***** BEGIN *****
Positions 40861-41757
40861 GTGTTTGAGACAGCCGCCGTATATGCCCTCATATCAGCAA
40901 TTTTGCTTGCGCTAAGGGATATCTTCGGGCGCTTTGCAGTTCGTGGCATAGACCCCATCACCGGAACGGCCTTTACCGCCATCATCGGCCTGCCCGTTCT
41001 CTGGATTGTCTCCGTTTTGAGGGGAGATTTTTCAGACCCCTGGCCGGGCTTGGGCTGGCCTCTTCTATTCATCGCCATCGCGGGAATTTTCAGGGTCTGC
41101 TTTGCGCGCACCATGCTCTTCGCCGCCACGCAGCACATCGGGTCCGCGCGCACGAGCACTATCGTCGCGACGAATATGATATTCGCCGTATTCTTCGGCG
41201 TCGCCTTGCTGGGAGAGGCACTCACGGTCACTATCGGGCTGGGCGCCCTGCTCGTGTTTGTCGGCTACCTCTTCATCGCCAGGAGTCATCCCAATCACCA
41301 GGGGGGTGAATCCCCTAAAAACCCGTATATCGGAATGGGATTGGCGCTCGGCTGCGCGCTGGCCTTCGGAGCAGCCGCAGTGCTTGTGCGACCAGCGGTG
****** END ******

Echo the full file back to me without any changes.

Positions 40861-41757
40861 GTGTTTGAGACAGCCGCCGTATATGCCCTCATATCAGCAA
40901 TTTTGCTTGCGCTAAGGGATATCTTCGGGCGCTTTGCAGTTCGTGGCATAGACCCCATCACCGGAACGGCCTTTACCGCCATCATCGGCCTGCCCGTTCT
41001 CTGGATTGTCTCCGTTTTGAGGGGAGATTTTTCAGACCCCTGGCCGGGCTTGGGCTGGCCTCTTCTATTCATCGCCATCGCGGGAATTTTCAGGGTCTGC
41101 TTTGCGCGCACCATGCTCTTCGCCGCCACGCAGCACATCGGGTCCGCGCGCACGAGCACTATCGTCGCGACGAATATGATATTCGCCGTATTCTTCGGCG
41201 TCGCCTTGCTGGGAGAGGCACTCACGGTCACTATCGGGCTGGGCGCCCTGCTCGTGTTTGTCGGCTACCTCTTCATCGCCAGGAGTCATCCCAATCACCA
41301 GGGGGGTGAATCCCCTAAAAACCCGTATATCGGAATGGGATTGGCGCTCGGCTGCGCGCTGGCCTTCGGAGCAGCCGCAGTGCTTGTGCGACCAGCGGTG